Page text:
Inanimate is a somewhat misleading title for such a buoyant, funny, and heartwarming journey of self-acceptance and love. Nick Robideau’s play directed by Courtney Ulrich makes its world premiere at The Flea’s new, beautiful performing arts complex in Tribeca. Each laugh is genuine and plentiful. Each emotional moment is sincere and pitch perfect. We follow Erica (a hilarious yet sensitive Lacy Allen) as she navigates love with Dee (Philip Feldman). He makes her feel like the best version of herself, a person less alone and seen. He shines a light on her -- literally and figuratively -- because he’s the “D” of the Dairy Queen sign in her small town.
Erica has what is called objectum sexuality. She’s attracted to objects, instead of humans, and she feels more connected to them than her sister Trish (Tressa Preston) or anyone else in town. She talks to a can opener, a lamp, and a stuffed animal toy -- all animated by key members of the Flea’s resident acting company, The Bats, who, as various characters throughout the play, are truly dynamic talents. As the “inanimate” objects, they comfort her, encourage her, and even arouse her. When the can opener speaks to her, he (Michael Oloyede) enters the stage in mesh, leather, and chains, like a sexual fantasy breathed to life.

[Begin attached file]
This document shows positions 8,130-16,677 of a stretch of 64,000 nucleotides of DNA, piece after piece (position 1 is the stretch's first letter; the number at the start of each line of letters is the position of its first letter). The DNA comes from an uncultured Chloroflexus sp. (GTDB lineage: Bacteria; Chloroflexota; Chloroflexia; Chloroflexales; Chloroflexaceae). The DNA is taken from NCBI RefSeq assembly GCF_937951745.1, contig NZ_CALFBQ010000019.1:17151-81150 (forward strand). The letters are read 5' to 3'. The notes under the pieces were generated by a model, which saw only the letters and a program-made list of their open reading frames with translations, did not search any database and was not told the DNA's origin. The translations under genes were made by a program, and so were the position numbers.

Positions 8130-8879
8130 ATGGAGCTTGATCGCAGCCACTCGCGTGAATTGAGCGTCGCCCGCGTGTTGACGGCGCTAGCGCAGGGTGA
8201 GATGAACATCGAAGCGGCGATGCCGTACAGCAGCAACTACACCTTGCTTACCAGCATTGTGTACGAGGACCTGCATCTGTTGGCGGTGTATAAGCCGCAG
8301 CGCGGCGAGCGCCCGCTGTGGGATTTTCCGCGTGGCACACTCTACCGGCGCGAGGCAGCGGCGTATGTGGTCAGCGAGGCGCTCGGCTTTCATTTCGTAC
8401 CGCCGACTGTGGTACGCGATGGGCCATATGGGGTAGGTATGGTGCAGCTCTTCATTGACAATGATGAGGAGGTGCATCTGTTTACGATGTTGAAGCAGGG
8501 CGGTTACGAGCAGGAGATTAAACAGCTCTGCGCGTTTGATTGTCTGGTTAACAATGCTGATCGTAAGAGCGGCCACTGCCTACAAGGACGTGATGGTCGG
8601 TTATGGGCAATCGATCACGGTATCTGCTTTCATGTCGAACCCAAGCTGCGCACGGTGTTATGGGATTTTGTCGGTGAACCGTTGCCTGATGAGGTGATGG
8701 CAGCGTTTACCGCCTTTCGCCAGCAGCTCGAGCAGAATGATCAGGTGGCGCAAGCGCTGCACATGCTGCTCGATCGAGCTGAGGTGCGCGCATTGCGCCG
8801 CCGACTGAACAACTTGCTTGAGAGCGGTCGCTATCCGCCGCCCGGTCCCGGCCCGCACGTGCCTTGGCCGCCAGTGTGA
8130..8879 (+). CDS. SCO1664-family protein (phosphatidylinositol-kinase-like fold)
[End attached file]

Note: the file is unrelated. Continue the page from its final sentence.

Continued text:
The relationship between coworker and high school acquaintance Kevin (a fantastic Maki Borden) and Erica, as they open up to each other, expose their vulnerabilities, and ultimately accept themselves and the other for who they are, grounds the play in beautiful truths of self-authenticity, understanding, and a rejection of labels.
Although the premise acknowledges the humor inherent in being enamored with objects, i.e. the previously mentioned fetishized can opener or Erica’s lustful fever as she presses herself against the Dairy Queen sign, Robideau treats his characters and subject matter with a sincere respect and compassion. He emphasizes the importance of community while feeling isolated in dealing with disappointment or grief. It’s necessary not only to have community, but a community comprised of relationships built on honesty. Most important, however, is that this honesty must begin with the self. Then, and only then, can it expand to others.
It’s heartbreaking what is broken in this journey, but it is emotionally true: those who support us might not be who we thought they would be, but they are ours.
I initially thought the play was ineptly named because of its powerful verve, but now, I realize it is perfectly fitting. If we’re only living as stoic representations of what others want us to be or putting a label on ourselves and waiting for life to take us off the shelf, then are we really living? Before Erica accepts herself, she’s just as inanimate as a neon sign.